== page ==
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How do you decide which blade curve is right for you?

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Old
12-05-2009, 11:25 AM
  #1
tobyandmisty
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How do you decide which blade curve is right for you?

I had never given it any thought in the past. I would normally just buy a stick at a decent price and use it, not paying any attention to the curve of the blade. I got a great deal on a Warrior stick, but am not sure if it is the right fit.

Is it a simple as going to a hockey store and seeing which curve you have the most accuracy with or is there more to it?

Thanks.

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12-05-2009, 11:53 AM
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rinkrat22
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in the old days (when we used wood sticks) it was much easier, just get out the torch and curve it to your liking, file a little of the bottom to change the lie and you were gtg.

But now in the composite era I think its more trial and error since you are for the most part stuck with what you have.(I know some guys claim to have changed a composite curve) but that weakens the blade alot. My suggestion is to go with a 2 piece stick untill you find what works for you. Then if you want to convert to a ops you have an idea of what to buy.

I have used a little heat experimenting on an older composite blade just to see how easy or hard it is to change the curve and in my experience it just ruins the blade.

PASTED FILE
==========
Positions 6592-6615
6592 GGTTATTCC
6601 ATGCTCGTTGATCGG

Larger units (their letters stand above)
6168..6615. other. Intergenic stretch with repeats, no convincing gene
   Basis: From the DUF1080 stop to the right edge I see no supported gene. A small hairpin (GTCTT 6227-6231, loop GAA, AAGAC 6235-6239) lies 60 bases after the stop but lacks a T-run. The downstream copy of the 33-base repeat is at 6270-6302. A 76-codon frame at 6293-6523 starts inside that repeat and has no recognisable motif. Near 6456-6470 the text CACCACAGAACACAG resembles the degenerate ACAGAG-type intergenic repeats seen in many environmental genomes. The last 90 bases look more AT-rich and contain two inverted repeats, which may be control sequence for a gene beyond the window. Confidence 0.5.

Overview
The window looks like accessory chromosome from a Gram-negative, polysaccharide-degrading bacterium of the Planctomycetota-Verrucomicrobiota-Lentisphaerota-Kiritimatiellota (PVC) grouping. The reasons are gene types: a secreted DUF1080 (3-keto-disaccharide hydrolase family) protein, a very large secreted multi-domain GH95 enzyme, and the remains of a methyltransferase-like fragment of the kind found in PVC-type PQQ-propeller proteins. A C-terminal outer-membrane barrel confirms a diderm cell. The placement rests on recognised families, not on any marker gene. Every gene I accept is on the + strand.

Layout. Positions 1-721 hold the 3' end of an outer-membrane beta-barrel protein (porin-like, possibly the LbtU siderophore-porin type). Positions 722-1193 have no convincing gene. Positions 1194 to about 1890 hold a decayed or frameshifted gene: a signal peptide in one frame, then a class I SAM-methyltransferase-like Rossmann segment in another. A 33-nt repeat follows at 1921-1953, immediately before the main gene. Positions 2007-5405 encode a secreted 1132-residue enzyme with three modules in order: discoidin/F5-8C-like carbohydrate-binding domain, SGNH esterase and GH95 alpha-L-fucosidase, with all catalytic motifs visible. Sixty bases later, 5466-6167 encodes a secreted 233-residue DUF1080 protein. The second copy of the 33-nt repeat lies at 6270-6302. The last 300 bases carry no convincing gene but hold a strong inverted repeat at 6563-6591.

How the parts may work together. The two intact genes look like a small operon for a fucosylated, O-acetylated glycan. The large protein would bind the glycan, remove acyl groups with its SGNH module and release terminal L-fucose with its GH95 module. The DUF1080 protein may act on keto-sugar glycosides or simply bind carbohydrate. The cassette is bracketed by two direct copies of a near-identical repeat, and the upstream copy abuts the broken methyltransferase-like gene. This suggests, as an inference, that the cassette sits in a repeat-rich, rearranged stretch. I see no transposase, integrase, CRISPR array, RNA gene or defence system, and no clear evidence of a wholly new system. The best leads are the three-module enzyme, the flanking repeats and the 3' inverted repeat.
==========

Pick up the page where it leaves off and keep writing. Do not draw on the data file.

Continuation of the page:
just my $.02 though

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12-05-2009, 12:03 PM
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mbush82
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Here's a pretty good article that helped me decide.

http://www.tampabaylightningcare.com...stick-blade-2/

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12-05-2009, 12:48 PM
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Ani simov mal
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Position and playing style is the most important.

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12-05-2009, 01:08 PM
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Um if you play with a curve enough you will probably always get used to it, but the way I view it. the flatter you can get it will it still doing everything you want it to the better

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12-05-2009, 03:07 PM
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CanadaBacon
 
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Quote:
Originally Posted by tobyandmisty View Post
I had never given it any thought in the past. I would normally just buy a stick at a decent price and use it, not paying any attention to the curve of the blade. I got a great deal on a Warrior stick, but am not sure if it is the right fit.

Is it a simple as going to a hockey store and seeing which curve you have the most accuracy with or is there more to it?

Thanks.
The only way to find out what curve is best for use is to experiment and take shots.

Ypou could read ever article there is on which curve is better for certain shots/position/play style whatever. But everyone is different, you might perfer a curve that these articles says is the opposite of what you should be using.

Anything/anyone that tells YOU what YOU should use, YOU should take that info for what it is, someone elses opinion. Only tou can tell what will work for you.

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12-05-2009, 06:20 PM
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Hockeyfan68